About this book
The material contained in this work concerns relativistic quantum mechanics, and as such pertains to classical fields. On the one hand it is meant to serve as a text on the subject, a desire stemming from the author's fruitless searches for an adequate, up-to-date reference when lecturing on these topics. At times the supplementary material was found to exceed by far that in the assigned text. On the other hand, there is some flavor of a monograph to what follows, most particularly in the later chapters, for a major goal is to demonstrate just how far we can advance our understanding of the behavior of stable particles and their interactions without introducing quantized fields. Those wishing to describe the world in this way may view the result as a point of departure, despite the fact that their wish remains unfulfilled. Confirmed quantum-field theorists, however, will doubtless view it as a summary of just why they feel compelled to quantize the fields. Approximately half the book is devoted to the single-particle Dirac equation and its solutions. A great deal of detail is provided in this respect, and the discus sion is reasonably comprehensive. The Dirac equation is extraordinarily important in its own right, particularly as a basis for quantum electrodynamics (QED), and is thus worthy of extensive study.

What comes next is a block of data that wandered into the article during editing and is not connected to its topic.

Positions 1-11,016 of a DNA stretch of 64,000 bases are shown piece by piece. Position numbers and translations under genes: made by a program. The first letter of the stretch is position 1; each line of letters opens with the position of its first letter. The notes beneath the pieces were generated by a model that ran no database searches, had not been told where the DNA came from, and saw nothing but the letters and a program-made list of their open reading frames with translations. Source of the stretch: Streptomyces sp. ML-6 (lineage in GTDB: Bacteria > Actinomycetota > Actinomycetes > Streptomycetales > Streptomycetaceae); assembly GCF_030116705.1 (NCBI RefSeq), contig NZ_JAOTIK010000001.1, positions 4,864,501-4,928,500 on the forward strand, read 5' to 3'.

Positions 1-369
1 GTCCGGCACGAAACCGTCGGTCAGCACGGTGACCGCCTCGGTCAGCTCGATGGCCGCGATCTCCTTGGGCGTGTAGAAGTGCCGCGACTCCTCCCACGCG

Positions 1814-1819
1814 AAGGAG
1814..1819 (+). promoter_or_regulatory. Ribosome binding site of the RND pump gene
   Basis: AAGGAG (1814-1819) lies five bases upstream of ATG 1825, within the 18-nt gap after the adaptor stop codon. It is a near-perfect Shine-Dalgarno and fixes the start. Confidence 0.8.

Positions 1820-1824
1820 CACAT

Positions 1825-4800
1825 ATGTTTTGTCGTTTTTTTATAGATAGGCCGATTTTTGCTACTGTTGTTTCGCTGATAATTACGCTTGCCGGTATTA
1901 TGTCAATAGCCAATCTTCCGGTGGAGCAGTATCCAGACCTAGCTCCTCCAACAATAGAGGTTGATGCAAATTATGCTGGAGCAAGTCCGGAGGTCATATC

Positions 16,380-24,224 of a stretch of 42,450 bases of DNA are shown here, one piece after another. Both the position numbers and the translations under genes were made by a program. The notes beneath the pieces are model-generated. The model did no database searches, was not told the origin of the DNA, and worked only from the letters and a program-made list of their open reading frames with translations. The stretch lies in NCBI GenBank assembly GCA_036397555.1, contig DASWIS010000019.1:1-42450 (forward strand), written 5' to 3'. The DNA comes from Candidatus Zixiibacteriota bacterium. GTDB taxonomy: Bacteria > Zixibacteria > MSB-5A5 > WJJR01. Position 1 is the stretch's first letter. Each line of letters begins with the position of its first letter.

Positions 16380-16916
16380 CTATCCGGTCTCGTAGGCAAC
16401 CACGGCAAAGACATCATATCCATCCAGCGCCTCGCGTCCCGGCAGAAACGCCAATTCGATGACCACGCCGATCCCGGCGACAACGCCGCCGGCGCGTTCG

Dirac equation Potential particles quantum mechanics quantum theory scattering scattering theory